Puddle of Mudd is known for their lead singer, Wes Scantlin’s gravelly, nasally voice. Having sold over 7 million albums proves that his voice is not a detriment though, it actually adds a certain emotion and an urgency to some of their most popular songs like “Blurry” and “Away From Me” and a snarky attitude to songs like “Drift and Die” and “Psycho”. After releasing “Icon”, a best of CD, in 2010, the obvious next step was to record and release an album of influential songs from their collective pasts that they have been mixing into their live sets for years. This cover CD is called “Re:(disc)Overed” and includes songs from the 60’s, 70’s and 80’s, and ranging from a spectacular rendition of The Rolling Stones “Gimme Shelter”, which happens to be the first single off the disc, to Billy Squier’s “Everybody Wants You”, in which Wes puts in an over-the-top performance to an already party-ready song.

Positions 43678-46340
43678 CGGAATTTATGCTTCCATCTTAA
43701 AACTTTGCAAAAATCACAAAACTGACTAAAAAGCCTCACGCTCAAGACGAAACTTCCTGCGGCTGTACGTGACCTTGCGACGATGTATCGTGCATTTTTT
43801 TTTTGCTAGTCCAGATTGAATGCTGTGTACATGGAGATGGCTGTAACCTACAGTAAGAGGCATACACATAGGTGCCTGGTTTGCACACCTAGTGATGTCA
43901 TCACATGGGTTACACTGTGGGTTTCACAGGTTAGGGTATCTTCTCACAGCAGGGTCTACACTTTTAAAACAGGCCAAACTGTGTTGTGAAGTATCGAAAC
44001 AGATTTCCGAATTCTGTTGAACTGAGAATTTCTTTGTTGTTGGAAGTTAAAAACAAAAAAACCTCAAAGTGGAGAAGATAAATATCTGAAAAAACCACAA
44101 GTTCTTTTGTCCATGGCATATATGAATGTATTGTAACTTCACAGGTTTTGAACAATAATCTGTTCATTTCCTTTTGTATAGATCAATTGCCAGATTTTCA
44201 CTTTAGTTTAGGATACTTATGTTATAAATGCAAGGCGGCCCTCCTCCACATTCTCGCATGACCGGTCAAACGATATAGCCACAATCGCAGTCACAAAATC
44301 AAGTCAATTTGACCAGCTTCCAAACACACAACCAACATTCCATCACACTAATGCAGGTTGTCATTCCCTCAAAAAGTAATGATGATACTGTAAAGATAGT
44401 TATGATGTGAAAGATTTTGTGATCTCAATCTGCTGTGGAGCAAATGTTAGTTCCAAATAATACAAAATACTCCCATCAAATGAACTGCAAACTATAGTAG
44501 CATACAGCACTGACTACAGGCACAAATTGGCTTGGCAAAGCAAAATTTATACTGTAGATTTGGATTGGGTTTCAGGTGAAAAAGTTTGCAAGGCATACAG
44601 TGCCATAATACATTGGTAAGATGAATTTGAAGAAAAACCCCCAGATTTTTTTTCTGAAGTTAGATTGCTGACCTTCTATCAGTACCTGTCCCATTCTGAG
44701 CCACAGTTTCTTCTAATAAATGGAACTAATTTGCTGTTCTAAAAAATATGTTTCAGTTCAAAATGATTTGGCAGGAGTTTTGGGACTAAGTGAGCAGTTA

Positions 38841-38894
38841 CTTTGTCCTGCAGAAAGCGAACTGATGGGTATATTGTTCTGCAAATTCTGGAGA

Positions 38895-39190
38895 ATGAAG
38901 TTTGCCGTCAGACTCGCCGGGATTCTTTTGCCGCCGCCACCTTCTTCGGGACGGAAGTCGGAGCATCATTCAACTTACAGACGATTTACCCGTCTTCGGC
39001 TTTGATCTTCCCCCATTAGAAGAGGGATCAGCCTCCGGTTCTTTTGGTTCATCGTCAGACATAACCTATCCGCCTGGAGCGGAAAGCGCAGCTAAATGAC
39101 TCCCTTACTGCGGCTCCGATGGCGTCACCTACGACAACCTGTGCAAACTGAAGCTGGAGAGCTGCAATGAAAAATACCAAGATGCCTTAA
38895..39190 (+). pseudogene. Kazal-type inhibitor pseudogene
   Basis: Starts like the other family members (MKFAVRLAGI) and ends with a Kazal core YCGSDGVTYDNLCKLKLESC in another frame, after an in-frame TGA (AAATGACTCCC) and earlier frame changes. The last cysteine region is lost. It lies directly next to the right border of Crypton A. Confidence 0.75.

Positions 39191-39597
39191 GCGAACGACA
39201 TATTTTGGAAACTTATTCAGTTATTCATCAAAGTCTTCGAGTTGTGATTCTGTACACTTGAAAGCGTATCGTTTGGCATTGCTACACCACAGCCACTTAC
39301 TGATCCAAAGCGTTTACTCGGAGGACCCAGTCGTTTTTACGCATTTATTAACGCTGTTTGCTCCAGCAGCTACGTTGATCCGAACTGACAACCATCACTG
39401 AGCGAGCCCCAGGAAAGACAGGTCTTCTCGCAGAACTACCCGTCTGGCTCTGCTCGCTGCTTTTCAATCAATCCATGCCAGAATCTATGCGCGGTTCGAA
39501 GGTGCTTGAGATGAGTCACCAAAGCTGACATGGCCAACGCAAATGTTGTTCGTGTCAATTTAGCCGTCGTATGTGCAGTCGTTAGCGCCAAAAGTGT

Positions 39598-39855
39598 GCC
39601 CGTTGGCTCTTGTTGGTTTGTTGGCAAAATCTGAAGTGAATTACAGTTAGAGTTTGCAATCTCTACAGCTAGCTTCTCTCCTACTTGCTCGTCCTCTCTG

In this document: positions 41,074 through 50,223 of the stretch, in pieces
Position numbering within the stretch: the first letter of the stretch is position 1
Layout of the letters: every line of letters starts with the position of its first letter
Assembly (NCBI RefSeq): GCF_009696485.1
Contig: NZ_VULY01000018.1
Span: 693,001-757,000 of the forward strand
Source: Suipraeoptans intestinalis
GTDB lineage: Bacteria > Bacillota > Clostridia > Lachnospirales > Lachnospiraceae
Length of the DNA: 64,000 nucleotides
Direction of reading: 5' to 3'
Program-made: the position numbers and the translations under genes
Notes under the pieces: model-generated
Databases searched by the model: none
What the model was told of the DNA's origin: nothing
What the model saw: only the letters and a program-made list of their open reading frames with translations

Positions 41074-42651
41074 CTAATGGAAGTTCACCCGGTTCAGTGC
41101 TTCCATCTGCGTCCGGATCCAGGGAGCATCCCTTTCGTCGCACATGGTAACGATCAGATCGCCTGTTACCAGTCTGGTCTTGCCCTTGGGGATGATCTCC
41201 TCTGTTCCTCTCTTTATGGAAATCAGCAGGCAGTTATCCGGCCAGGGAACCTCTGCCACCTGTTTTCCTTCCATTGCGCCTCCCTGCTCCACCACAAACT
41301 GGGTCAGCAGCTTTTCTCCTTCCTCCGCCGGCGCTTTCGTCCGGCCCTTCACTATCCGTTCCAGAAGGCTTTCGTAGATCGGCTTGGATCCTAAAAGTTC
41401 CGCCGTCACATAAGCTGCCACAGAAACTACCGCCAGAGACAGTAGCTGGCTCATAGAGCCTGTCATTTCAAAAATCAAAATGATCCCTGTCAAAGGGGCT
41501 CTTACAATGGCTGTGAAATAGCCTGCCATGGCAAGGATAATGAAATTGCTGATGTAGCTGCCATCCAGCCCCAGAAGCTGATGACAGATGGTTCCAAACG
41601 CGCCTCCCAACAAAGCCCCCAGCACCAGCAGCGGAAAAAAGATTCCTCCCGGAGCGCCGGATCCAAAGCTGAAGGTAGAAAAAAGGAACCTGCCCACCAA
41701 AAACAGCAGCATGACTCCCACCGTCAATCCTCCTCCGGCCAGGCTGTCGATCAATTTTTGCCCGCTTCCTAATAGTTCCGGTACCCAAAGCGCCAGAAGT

From the opening chords of “Gimme Shelter” to the fading guitars of “Cocaine”, Puddle of Mudd delivers on the promise of some great covers. The “Hey… Hey… Hey…” and infamous guitar hook of AC/DC’s “TNT” gets you singing along in a hurry. And while “The Joker” may sound like a drunken frat boy trying to impress his friends at a karaoke bar, it actually works! I can bet that both songs are awesome when they play them live and all their fans are singing along. On “Funk #49”, Scantlin does a better impression of James Gang era Joe Walsh than Joe Walsh himself has been capable of in recent years. Maybe PoM can get into that lucrative area of post hockey and triple A baseball game concerts if they ever fall on hard times. J.J. Cale’s (and later, Eric Clapton’s) “Cocaine” is a bonus track and it gets a dirtier, tuned down sound. Wes seems to give it a bit more feeling and insistence. In this same vein, when the band rolls into Neil Young’s “Old Man”, the second track of the disc, they play it beautifully and Wes’ voice lends itself to the song wonderfully.
Overall, a terrific effort by Puddle Of Mudd to reintroduce an audience to the songs that influenced them as a band.
-reviewed by Brian Kieckbusch for Coverville